The length of homework is another area of modification to consider when assigning homework. According to Vatterott (14), the range of homework and the time given for a student to complete an assignment can be motivating or demotivating to a learner. Extensive homework that is exceptionally demanding is associated with unfavorable development of learner achievement. A study by Letterman (116), Show that Students in elementary and secondary levels were enthusiastic to complete their home works unlike those in collages. Students in college argued that the demotivation towards homework was because of the lengthy assighments. When asked if time was a factor affecting their motivation, around 86 agreed that time was not a factor but the length. Having such data in mind, teachers should design homework that covers content but and not too lengthy and monotonous. The instructor can use quizzes, combined with multiple choice and essays. In other instances, teachers can assigns homework as group work, allows the student to research a topic as a group reducing fatigue in research, which can be demotivating.
Often when the question of homework arises, people concentrate on students' attitudes and homework appropriateness. The introduction of new teaching methods such as flipped class and differentiated learning, homework delivery, and purpose have changed from the traditional class focus. According to Scott and Nelda (2), learners' particular needs, technology, and parent involvement are the area of attention in the homework practice. In a flipped classroom, the students are introduced to technology, which they use to learn content out of class and complete tasks, among other corresponding class activities. In a differentiated classroom, instructors are advised to focus on every learner's unique needs, and it is concluded that learner's problems in homework completion are because of their individual needs and family support (Keane and Heinz, 15).
According to Fish (70), the use of technology in learning has been found to elicit motivation, and students are more interested in engaging in online homework, among other content derived activities via technology. Use of online technology to deliver homework has been accredited as an opportunity to offer specialized need per student ability. Also, it gives the learner and the teacher one on one time outside the class. Through online homework, teachers are able to monitor learner's progress, and at the same time, learners receive immediate feedback, which is reinforcing. The online homework system provides learners with range problems and exercises that range from easy to difficulty allowing the learner to adjust as the cognitively challenge themselves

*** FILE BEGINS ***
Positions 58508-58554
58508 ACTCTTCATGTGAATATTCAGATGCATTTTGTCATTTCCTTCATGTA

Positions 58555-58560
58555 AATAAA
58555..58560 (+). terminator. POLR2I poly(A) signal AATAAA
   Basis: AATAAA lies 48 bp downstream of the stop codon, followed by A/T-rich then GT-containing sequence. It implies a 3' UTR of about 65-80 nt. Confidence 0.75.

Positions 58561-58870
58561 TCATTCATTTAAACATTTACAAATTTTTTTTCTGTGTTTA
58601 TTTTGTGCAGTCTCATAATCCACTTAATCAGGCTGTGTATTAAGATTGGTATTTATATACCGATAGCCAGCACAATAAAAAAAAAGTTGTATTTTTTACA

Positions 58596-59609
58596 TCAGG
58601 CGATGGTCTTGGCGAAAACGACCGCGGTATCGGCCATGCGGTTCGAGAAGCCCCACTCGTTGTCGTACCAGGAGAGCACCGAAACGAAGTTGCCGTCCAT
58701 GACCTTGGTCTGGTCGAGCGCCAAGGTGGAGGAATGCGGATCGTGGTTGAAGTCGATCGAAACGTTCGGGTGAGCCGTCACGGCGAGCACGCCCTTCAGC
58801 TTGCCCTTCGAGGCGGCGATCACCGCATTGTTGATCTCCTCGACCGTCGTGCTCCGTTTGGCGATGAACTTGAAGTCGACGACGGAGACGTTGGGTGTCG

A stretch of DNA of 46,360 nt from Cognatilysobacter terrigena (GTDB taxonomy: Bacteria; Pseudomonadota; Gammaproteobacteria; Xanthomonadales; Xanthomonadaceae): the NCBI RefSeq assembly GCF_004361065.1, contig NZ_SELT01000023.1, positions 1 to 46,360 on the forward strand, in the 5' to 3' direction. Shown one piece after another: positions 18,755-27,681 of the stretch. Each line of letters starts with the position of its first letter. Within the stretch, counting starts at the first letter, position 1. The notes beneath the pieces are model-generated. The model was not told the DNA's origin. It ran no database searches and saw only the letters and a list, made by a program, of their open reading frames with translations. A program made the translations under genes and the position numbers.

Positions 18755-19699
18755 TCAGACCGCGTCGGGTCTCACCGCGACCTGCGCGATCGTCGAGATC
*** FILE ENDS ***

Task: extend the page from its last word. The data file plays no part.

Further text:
Learning happens in class and out of class, and therefore homework is a suitable mechanism for outside class learning that helps improve the bond between students and parents. At the same time, help learners enhance their academic performance. Although students have illustrated a negative attitude towards home and stress, homework should not be terminated in schools. Homework modified meets every learner's need, boosting learners the intrinsic value, and enhance learning. Teachers should be encouraged to learn every learner's individual needs, such as culture, family differences, and economic differences, among others. The knowledge on every learner's enables modification of homework to suit the multifaceted learners in a class. Homework also helps increase the student-parent bond, especially in lower grades, where parents are requested to work closely with their children to complete an assigned homework task. Homework keeps students engaged at home, which keeps them away from trouble, and this instills in students the value of learning. In addition, homework exposes learners to the universe and the vastness of things to learn.
Scott, Catherine M., and Nelda Glaze. "Homework policy and student choice: Findings from a Montessori charter school." Journal of Montessori Research 3.2 (2017): 1-18.
Keane, Gearoid, and Manuela Heinz. "Differentiated homework: Impact on student engagement." Journal of Practitioner Research 4.2 (2019): 1.
Fish, Lynn A. "A comparison of undergraduate versus graduate student perceptions and performance using online homework in the introduction to operations management courses." Business Education Innovation Journal 5.1 (2013): 58-66.
Vatterott, Cathy. "Rethinking homework": Best practices that support diverse needs. ASCD, 2018.
Letterman, Denise. "Students' perception of Homework Assignments and what influences their ideas." Journal of College Teaching & Learning (TLC) 10.2 (2013): 113-122.
Akioka, Elisabeth, and Linda Gilmore. "An intervention to improve motivation for homework." Journal of Psychologists and Counsellors in Schools 23.1 (2013): 34-48.